Enjoying a richly fertile period of creativity at the moment, with for instance After Life striking in its originality in the joy of its reworking of freebop, Noah Preminger is back this autumn with what seems like, just a hunch, a new high watermark, Zigsaw: Music of Steve Lampert. Marlbank asked Noah to introduce the new project and Steve has also kindly contributed a few words in addition.
“It’s difficult to put into words just how meaningful this record is to me, but after 25 years of playing saxophone, travelling the globe as a performer and having recorded 14 albums as a bandleader, I’ve never been so excited as I am now about the release of Zigsaw: Music of Steve Lampert. The band members on Zigsaw are some of the most innovative, swinging and inspiring improvisers and the piece really features all of us in an extraordinary way.
“I met Steve Lampert at a gig in Greenwich Village around 2010 and we immediately struck up a deep friendship. Listening to and recording Steve’s music has given me a fuller perspective on the relationship between improvisation and composition, deepening the richness of my musical palette. I’m so thankful to Steve for the energy and love he put into creating such a magical piece. I hope listeners will hear the complexities and relatability of the composition, as well as the fierceness and depth of the improvisation.”
Steve Lampert adds: “‘Zigsaw’ was joyfully composed in response to a request from Noah Preminger and is dedicated to him. The piece is a metaphor for dreams I’ve had, sometimes of surreal character, which zigzag along in puzzle-like continuities. Stylized episodes return in these dreams but they always bear a transformed content somewhat like jigsaw puzzle pieces which have similar or even identical shapes while presenting differing parts of the overall image to which they contribute.”
After Sligo coming up this week the next big Irish jazz gathering is at the tail end of September. News of what is on this year is filtering out in dribs and drabs.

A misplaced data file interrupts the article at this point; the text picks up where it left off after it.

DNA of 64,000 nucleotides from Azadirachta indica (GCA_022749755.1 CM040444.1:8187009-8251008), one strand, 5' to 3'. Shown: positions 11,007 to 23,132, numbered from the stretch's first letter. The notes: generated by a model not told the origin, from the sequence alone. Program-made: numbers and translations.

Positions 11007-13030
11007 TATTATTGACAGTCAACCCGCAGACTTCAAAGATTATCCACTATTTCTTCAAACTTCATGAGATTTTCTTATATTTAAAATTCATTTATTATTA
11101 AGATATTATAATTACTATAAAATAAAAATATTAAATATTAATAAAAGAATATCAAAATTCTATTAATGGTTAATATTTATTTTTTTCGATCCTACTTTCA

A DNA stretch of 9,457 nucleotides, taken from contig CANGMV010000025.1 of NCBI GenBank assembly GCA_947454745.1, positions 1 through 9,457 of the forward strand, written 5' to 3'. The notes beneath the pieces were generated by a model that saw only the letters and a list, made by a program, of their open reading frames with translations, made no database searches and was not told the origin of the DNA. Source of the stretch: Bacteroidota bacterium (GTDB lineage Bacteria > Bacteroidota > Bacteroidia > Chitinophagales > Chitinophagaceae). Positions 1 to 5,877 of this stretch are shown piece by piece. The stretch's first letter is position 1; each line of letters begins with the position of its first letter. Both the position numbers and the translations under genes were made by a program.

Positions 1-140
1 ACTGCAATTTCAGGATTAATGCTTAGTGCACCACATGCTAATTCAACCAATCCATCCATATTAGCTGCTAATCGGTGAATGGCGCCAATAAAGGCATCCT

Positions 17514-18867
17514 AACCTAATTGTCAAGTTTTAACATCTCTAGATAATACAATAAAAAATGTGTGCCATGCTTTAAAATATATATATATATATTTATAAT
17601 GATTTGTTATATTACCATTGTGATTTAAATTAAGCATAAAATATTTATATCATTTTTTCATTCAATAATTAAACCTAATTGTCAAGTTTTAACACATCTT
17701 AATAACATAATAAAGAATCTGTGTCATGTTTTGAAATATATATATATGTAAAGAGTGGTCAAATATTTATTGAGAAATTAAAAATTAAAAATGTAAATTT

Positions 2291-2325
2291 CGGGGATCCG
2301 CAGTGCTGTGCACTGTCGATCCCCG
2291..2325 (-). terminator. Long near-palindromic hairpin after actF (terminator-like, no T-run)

The Sarah Gillespie quintet, Ant Law quartet, Beats and Pieces, part of an Irish tour, and the Darius Brubeck quartet (led by the son of Dave Brubeck building towards the launch of Live in Poland) are among the artists to appear.
The festival website is hard to navigate. Mooch about there for more of what is planned up. More importantly this is a very strong line-up by the looks of it.
Last word: see the tickets page for a good smattering of gigs.
I like this story, run on a local website in Madison, Wisconsin, about the naming of “Richard Davis Lane” after the great Out to Lunch and Astral Weeks bassist. The latter album would not conjure the same spell if Davis had happened not to be on it. He contributes to some of its most intimate moments, seemingly getting on a deep level what Van is singing. As for Out to Lunch, well Dolphy is a God and this was his best album. Hugely demanding in terms of its beat and ever shifting feel, again impossible to appreciate without Davis, it continues to inspire great bands like Empirical and fans old and new the world over. SG
Not so much a candidate more a shoo-in, I’ll do an updatable list soon, for inclusion in the best UK jazz albums of the year state of play.
Why so good? Well, the composition puts shreds of a whole bag of styles in the mixer and finds texture and passion. There is quite a lot of free form experimentation, there is also a good deal of trad jazz, exotic easternisms, Americana even thrown in. The shape of the tunes is really clever: you cannot guess what is coming next. Above all Jurd is original. I would hesitate to compare her in terms of sound to anyone. By the way she does not sound in terms of tone or timbre like Kenny Wheeler, which a lot of great Britjazz trumpeters do through love as much as anything else. I am sure she could play a homage to him if she wanted to and it would be thought-provoking but might upset people who would want an impersonation. (People also make the comparisons with Miles Davis, or did earlier in her career. Forget that because it is completely not apt.)